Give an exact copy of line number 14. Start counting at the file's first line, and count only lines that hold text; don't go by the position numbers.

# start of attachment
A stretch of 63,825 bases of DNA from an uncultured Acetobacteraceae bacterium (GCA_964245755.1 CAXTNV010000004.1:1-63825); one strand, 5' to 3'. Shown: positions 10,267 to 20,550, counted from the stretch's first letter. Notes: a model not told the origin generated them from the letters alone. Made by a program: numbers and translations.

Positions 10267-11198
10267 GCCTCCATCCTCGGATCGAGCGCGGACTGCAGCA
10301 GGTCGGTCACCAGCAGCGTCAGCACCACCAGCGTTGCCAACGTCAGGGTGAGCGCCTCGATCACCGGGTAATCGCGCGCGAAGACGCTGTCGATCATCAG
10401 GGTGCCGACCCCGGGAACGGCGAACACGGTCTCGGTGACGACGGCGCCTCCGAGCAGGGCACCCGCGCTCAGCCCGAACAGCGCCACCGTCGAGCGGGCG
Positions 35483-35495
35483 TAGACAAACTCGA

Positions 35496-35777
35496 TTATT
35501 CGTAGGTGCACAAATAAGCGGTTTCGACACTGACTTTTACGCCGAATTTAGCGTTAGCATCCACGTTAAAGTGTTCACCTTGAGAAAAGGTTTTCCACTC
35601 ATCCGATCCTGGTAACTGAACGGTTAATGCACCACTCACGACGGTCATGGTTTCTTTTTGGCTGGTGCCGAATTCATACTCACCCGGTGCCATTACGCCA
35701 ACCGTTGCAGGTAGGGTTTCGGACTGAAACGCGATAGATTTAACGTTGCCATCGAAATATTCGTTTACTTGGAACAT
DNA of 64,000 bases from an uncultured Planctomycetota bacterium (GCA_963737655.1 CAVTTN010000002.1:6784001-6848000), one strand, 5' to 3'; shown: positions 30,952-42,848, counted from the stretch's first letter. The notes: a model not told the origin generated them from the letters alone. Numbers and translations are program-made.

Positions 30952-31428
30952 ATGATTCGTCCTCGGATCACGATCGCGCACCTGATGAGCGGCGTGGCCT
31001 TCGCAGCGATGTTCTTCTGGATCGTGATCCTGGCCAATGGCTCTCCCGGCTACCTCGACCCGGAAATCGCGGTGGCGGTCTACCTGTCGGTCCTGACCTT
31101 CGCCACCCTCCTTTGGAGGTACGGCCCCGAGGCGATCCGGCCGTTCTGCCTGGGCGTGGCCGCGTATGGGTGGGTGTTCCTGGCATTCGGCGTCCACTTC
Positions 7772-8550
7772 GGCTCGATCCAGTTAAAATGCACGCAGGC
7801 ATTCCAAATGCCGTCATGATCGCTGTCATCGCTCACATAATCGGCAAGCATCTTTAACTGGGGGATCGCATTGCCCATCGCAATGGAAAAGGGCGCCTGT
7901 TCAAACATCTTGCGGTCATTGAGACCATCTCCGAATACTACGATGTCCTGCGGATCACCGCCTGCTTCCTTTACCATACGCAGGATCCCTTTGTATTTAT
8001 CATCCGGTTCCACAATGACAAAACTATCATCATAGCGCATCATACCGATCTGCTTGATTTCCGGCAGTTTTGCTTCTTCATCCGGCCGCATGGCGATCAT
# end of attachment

Positions 30952-31428